When you first hear that ringing in your ears you may have a very typical reaction: pretend everything’s fine. You go through your day the same way you always do: you have a conversation with friends, go to the store, and make lunch. In the meantime, you’re trying to force that ringing in your ear to the back of your mind. Because there is one thing you feel certain of: your tinnitus will fade away on its own.
After a few more days of unremitting buzzing and ringing, though, you start to have doubts.
You aren’t the only person to ever find yourself in this position. At times tinnitus stop on its own, and other times it will linger on and that’s why it’s a tricky little disorder.
The Condition of Temporary Tinnitus
Around the world, almost everybody has had a bout of tinnitus because it’s very common. Tinnitus is a temporary condition, in most situations, and will ultimately vanish on it’s own. A rock concert is an excellent example: you go see Bruce Springsteen at your local arena (it’s a good show) and when you go home, you realize that there is ringing in your ears.
Within a couple of days the kind of tinnitus associated with injury from loud noise will commonly fade away (and you chalk it up to the price of seeing your favorite band on stage).
Over time hearing loss can develop from temporary or “acute” to permanent or “chronic” because of this exact kind of damage. Too many of those types of concerts and you might wind up with permanent tinnitus.
When Tinnitus Doesn’t Seem to be Going Away on its own
If your tinnitus doesn’t diminish (with help or on its own) within the span of three months or so, the condition is then categorized as chronic tinnitus (this does not, however, mean that you should wait three months to consult with an expert about lingering ringing, buzzing, or thumping in your ears).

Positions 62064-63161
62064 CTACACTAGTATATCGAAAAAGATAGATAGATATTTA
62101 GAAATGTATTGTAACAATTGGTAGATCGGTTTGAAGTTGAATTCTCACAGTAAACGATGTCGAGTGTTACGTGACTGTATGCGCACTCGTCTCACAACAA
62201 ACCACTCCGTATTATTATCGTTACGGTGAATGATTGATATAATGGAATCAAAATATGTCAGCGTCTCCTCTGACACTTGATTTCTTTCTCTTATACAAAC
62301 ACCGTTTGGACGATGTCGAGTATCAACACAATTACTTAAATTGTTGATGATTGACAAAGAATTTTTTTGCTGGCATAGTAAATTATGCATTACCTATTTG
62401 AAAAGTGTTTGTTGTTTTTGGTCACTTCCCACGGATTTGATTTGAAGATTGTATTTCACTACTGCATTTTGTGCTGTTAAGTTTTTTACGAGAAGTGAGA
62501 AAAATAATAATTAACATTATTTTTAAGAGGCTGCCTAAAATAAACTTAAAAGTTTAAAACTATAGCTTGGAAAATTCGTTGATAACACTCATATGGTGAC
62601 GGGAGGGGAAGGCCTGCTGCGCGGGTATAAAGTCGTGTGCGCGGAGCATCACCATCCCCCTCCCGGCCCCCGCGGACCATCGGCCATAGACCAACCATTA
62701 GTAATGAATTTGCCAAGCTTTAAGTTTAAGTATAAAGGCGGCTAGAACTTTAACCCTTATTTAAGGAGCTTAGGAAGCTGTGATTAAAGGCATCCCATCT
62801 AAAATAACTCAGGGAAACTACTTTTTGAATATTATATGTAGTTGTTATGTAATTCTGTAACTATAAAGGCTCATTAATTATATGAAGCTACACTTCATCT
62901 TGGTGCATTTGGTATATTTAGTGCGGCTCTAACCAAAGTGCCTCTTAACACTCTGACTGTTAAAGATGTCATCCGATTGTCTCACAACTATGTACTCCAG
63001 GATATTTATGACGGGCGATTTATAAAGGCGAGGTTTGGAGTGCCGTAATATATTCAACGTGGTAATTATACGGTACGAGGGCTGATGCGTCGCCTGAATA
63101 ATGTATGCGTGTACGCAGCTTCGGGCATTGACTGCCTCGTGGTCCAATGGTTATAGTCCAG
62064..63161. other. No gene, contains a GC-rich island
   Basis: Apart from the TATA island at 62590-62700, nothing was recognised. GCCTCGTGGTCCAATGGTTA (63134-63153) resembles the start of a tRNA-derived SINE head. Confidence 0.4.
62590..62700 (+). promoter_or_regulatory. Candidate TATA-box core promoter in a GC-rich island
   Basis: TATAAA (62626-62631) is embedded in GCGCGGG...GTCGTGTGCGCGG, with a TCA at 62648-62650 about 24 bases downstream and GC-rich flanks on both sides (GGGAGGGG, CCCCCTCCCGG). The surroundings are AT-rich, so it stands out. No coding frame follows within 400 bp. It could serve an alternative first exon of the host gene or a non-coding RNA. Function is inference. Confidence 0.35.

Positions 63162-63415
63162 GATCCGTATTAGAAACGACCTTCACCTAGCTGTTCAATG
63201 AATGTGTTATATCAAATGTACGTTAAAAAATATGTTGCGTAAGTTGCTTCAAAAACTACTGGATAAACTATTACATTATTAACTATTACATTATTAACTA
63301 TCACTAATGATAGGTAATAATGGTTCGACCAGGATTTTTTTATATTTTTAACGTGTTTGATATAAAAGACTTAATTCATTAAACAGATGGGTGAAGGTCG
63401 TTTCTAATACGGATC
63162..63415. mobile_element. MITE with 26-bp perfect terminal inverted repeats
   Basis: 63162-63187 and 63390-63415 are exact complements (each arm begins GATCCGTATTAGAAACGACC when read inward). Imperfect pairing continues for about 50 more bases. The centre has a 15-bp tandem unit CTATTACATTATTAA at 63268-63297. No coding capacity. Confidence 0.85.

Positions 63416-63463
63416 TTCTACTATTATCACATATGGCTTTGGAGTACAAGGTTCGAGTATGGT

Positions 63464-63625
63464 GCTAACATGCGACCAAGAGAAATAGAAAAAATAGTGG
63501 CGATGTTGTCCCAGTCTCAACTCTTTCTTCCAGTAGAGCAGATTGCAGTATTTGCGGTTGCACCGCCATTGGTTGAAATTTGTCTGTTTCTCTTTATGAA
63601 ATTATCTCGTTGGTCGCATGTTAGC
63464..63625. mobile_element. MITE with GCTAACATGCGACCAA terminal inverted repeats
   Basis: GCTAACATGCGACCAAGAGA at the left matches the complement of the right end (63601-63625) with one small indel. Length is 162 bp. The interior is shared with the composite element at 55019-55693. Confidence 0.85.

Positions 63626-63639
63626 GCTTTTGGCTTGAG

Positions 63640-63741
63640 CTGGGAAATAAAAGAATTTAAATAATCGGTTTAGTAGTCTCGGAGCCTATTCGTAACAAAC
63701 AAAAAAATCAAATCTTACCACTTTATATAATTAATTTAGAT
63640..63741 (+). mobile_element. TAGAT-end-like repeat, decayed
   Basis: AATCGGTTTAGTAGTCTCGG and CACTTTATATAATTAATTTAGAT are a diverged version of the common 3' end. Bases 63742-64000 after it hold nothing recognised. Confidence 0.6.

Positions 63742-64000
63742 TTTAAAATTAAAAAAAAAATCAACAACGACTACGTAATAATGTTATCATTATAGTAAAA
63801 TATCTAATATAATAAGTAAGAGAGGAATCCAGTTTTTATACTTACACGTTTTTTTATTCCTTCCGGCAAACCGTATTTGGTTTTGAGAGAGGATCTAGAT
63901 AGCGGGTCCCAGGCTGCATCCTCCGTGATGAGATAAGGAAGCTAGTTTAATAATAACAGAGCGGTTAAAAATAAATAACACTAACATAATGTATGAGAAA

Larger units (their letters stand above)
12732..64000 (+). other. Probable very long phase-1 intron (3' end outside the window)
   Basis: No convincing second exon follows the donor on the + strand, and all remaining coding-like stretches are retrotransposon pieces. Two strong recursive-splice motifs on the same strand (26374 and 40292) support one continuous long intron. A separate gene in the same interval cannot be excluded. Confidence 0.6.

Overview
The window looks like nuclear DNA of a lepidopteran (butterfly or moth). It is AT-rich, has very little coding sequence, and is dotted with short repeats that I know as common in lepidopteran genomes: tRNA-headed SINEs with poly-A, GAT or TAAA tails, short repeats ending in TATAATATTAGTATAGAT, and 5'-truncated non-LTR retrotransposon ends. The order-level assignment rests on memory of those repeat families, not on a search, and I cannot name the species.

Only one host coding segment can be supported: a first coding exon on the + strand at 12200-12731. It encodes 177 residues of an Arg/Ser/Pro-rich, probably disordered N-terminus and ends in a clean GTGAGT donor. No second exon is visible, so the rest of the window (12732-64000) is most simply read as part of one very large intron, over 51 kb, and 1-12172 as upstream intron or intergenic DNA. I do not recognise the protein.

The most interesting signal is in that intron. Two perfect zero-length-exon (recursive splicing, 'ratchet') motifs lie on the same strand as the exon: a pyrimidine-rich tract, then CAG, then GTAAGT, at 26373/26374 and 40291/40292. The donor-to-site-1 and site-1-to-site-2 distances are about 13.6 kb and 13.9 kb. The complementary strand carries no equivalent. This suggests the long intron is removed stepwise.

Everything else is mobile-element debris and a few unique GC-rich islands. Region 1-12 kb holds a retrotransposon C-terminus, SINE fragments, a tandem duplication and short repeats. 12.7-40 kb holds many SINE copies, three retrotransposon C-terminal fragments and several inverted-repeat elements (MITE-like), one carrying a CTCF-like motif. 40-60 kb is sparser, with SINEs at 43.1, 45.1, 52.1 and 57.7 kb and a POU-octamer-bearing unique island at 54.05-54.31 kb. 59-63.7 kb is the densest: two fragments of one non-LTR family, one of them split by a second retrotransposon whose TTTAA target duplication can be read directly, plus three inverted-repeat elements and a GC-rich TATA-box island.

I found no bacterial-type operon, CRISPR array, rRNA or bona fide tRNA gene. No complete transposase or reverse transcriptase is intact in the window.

Something like 5-15% of individuals globally have reported symptoms of chronic tinnitus. The precise causes of tinnitus are still not very well known although there are some known connections (such as loss of hearing).
When the causes of your tinnitus aren’t obvious, it usually means that a fast “cure” will be elusive. If your ears have been ringing for more than three months and there’s no recognizable cause, there’s a good possibility that the sound will not subside on its own. In those cases, there are treatment options available (such as cognitive behavioral therapy or noise-canceling devices) that can help you manage symptoms and preserve your quality of life.
The Reason For Your Tinnitus is Relevant
When you can identify the root cause of your tinnitus, dealing with the condition suddenly becomes a lot simpler. For example, if your tinnitus is created by a persistent, bacterial ear infection, treatment with an antibiotic will tend to solve both problems, leading to a healthy ear and clear hearing.
Some causes of acute tinnitus may consist of:
- Chronic ear infections
- Meniere’s disease (this is often associated with chronic tinnitus, as Meniere’s has no cure)
- A blockage in the ear or ear canal
- Loss of hearing (again, this is often associated with chronic tinnitus)
- Damage to the eardrum (such as a perforated eardrum)
The Big Question…Will my Tinnitus Ever go Away?
In general, your tinnitus will recede on its own. But the longer it hangs around, the longer you hear reverberations or humming or whatever the sound happens to be, the more likely it becomes that you’re coping with chronic tinnitus.
You believe that if you simply ignore it should vanish on its own. But there could come a point where your tinnitus starts to become distressing, where it’s hard to focus because the sound is too disruptive. And in those cases, you might want a treatment strategy more comprehensive than crossing your fingers.
In most instances, however, in fact, throughout most of your life, your tinnitus will normally go away on its own, a normal reaction to a loud environment (and your body’s method of letting you know to stay away from that environment from now on). Whether that’s acute or chronic tinnitus, well, only time will tell.